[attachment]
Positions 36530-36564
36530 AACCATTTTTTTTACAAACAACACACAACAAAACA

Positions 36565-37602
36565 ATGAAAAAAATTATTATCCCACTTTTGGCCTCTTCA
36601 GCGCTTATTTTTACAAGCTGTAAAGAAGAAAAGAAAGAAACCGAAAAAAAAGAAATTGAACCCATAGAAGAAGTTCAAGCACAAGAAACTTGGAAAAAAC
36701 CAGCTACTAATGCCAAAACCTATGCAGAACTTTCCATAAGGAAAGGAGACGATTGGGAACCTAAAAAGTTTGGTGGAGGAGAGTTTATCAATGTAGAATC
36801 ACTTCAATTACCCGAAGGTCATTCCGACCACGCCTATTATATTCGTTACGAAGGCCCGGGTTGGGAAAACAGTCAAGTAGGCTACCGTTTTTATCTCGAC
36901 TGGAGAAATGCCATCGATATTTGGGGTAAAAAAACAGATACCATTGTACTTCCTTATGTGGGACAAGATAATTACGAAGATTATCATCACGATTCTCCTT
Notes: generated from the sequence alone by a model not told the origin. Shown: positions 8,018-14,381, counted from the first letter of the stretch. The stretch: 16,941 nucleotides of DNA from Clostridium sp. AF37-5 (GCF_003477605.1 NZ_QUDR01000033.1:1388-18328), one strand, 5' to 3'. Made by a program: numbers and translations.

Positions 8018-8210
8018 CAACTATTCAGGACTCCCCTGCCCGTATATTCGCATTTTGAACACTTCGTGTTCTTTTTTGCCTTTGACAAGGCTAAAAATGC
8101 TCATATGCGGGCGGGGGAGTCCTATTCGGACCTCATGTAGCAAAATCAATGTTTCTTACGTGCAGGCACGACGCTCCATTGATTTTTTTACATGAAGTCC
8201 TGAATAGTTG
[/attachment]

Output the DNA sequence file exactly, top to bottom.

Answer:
Positions 36530-36564
36530 AACCATTTTTTTTACAAACAACACACAACAAAACA

Positions 36565-37602
36565 ATGAAAAAAATTATTATCCCACTTTTGGCCTCTTCA
36601 GCGCTTATTTTTACAAGCTGTAAAGAAGAAAAGAAAGAAACCGAAAAAAAAGAAATTGAACCCATAGAAGAAGTTCAAGCACAAGAAACTTGGAAAAAAC
36701 CAGCTACTAATGCCAAAACCTATGCAGAACTTTCCATAAGGAAAGGAGACGATTGGGAACCTAAAAAGTTTGGTGGAGGAGAGTTTATCAATGTAGAATC
36801 ACTTCAATTACCCGAAGGTCATTCCGACCACGCCTATTATATTCGTTACGAAGGCCCGGGTTGGGAAAACAGTCAAGTAGGCTACCGTTTTTATCTCGAC
36901 TGGAGAAATGCCATCGATATTTGGGGTAAAAAAACAGATACCATTGTACTTCCTTATGTGGGACAAGATAATTACGAAGATTATCATCACGATTCTCCTT
Notes: generated from the sequence alone by a model not told the origin. Shown: positions 8,018-14,381, counted from the first letter of the stretch. The stretch: 16,941 nucleotides of DNA from Clostridium sp. AF37-5 (GCF_003477605.1 NZ_QUDR01000033.1:1388-18328), one strand, 5' to 3'. Made by a program: numbers and translations.

Positions 8018-8210
8018 CAACTATTCAGGACTCCCCTGCCCGTATATTCGCATTTTGAACACTTCGTGTTCTTTTTTGCCTTTGACAAGGCTAAAAATGC
8101 TCATATGCGGGCGGGGGAGTCCTATTCGGACCTCATGTAGCAAAATCAATGTTTCTTACGTGCAGGCACGACGCTCCATTGATTTTTTTACATGAAGTCC
8201 TGAATAGTTG